Such is the context of intellectual action, even if we refuse to engage it, in those special territories set aside by the social body to be devoted to higher education, the academies. It remains so whether one’s special responsibility is defined in relation to the atomic table or biotechnology or grammar and logic and rhetoric. I recall a remark by that great teacher Donald Davidson, made many years ago. We begin with a class of green students, he said, attempting to teach them the agreement of subject and verb, the importance of clear pronoun reference. And then pretty soon we find ourselves wrestling with them to save their very souls. So suspect is that term soul to our secular age that it may be necessary for us to recast the point. Let us at least say that as patrons of intellect, which is the fundamental justification of institutions of higher education, in teaching grammar or physics or chemistry or biology we are wrestling to recover to the student his potential as an intellectual creature. It is this primary responsibility that the academy has abandoned, and the effect of this abandonment is everywhere inescapable—nowhere more patently than in the collapse of the intellectual community, however much we may rationalize the process through a sentimentality in favor of pluralism.
The responsibility of intellect in community: how easily we escape it through pseudo-rationalizations justifying a plurality of intellect by denying the reality of truth itself. We have systematized the justification, as in most of the current arguments for “multiculturalism” or for a “politically correct” deportment as a legalistic substitute for good manners. In doing so, we but establish the mechanisms of alienation and establish those mechanisms as the required principle of higher education. The clamor for the right to “do one’s own thing” that rose in the 1960s becomes now, not a revolt against the establishment, but the new establishment itself, against which intellect is increasingly required to make a radical revolt. The alternative, alas, is the prospect of community itself as constituted only of an individual, isolated intellect. One is left to commune with oneself.
The dream of such an absolute freedom, put in traditional terms, is the dream of becoming like the gods, as the old serpent encouraged Eve to dream. The consequence must be that isolation which we have lamented for a century now under the title of “alienation.” The accidents attending the disintegration of community, whether in the family, or the society, or in educational institutions, increasingly terrify us. That the terrors are justified needs only our recalling the fundamental cause, which John Milton caught in lines that could serve well as the motto of our political state, itself in turn representative of a secular civilization in rapid decline. They are the lines from Paradise Lost spoken by Satan after God has flung him into Hell:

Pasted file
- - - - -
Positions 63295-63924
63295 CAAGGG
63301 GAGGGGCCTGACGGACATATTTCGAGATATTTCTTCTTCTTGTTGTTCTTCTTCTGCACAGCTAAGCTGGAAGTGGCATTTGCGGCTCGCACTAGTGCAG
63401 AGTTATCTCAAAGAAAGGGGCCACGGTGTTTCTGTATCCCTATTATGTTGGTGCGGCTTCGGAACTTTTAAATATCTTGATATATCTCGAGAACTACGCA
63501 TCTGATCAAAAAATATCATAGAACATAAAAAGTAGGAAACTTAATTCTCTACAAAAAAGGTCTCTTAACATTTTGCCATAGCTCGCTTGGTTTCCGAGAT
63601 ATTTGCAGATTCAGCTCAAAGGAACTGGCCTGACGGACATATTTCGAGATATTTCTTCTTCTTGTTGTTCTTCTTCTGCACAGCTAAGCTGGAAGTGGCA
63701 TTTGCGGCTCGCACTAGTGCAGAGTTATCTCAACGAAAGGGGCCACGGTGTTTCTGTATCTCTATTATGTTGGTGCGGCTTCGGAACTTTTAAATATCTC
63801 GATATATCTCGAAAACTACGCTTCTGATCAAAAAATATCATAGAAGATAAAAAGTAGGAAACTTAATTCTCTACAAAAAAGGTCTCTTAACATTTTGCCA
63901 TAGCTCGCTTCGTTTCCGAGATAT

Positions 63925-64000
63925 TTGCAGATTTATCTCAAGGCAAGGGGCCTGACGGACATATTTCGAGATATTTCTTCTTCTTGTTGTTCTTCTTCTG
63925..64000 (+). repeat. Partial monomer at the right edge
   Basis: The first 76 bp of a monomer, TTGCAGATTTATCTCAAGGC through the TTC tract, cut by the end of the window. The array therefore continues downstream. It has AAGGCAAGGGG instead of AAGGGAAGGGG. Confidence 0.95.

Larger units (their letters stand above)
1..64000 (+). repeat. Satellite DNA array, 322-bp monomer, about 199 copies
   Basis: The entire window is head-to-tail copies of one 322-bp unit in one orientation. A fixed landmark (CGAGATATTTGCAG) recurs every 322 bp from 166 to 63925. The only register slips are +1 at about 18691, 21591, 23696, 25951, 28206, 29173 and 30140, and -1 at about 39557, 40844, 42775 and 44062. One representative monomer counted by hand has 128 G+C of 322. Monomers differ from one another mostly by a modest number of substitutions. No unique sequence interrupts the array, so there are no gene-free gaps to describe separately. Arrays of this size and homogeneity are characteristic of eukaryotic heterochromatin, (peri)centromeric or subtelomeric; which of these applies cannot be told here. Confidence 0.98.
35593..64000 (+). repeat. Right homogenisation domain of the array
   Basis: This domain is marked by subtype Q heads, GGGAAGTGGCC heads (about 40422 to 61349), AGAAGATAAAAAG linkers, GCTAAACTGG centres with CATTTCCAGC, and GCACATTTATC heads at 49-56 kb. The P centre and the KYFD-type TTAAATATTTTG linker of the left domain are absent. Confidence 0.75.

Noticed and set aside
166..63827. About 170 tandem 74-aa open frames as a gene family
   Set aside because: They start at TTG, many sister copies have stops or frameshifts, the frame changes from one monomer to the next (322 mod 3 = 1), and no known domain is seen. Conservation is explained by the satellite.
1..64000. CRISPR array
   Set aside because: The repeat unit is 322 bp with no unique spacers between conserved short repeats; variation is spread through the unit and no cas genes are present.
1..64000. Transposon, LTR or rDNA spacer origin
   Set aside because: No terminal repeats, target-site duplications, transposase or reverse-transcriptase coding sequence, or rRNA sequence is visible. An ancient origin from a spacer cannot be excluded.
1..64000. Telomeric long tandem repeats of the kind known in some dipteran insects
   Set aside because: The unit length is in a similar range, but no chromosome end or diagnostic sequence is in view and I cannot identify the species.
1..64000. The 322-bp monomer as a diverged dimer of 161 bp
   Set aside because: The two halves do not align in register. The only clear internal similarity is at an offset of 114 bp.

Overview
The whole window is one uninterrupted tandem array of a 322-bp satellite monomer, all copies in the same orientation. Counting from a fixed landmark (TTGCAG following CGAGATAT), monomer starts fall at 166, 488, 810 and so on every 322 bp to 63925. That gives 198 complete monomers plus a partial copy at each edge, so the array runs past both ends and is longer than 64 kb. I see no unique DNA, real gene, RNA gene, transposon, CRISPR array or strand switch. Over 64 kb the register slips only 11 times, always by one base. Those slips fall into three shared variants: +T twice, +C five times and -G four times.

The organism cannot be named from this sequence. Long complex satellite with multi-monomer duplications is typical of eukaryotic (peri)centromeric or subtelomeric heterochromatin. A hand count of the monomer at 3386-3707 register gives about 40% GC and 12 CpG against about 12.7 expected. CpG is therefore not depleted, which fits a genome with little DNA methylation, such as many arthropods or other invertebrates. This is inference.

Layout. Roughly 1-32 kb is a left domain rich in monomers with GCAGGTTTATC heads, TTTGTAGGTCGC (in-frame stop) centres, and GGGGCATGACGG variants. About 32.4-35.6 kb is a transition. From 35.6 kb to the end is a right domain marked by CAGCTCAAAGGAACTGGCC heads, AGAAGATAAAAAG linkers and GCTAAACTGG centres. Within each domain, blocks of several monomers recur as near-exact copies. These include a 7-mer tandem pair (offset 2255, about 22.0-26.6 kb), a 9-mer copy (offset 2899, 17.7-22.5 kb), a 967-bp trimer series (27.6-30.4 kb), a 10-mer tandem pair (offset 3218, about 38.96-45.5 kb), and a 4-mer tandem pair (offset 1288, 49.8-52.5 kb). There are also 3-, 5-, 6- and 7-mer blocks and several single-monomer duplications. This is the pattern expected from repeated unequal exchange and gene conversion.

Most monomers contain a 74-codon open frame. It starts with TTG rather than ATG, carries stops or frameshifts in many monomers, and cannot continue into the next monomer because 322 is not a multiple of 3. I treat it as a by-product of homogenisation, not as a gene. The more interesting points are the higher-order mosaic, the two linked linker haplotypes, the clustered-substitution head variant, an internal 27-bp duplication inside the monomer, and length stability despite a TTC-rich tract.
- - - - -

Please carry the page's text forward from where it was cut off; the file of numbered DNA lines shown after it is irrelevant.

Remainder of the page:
The mind is its own place and of itself
Can make a heaven of hell, a hell of heaven.
As philosophers, we must divide those words in quest of the simple truth. With Gilson we say that, indeed, the mind is its own place—or rather let us say that the mind has no place. For that is the more nearly accurate putting of the truth, whereby we avoid the presumption of a declaration, as if the placelessness of mind were determined by our own “creative” assertion through the “being” verb. Given the truth of this mystery whereby man is—that is to say exists by nature as intellectual creature—the very freedom of placeless, timeless mind becomes mind’s greatest temptation. We know from experience that mind is a reality, despite its being immaterial. It exists, though undifferentiated by time or space whereby it might be sensually perceived, leaving us with only the brain as a temporal, spatial organ closest to our struggle to perceive mind sensually. But if it is an immaterial reality, its immateriality does not therefore make it infinite, nor are its powers over time and place sufficient for its full comprehension of, and justification of, existential reality, either that of its own or that of other existences whether material or immaterial. Therefore it cannot make a heaven of hell nor hell of heaven, despite all the Utopian attempts strewn through our history, especially those recent ones from Robespierre to Joseph Stalin and Adolf Hitler.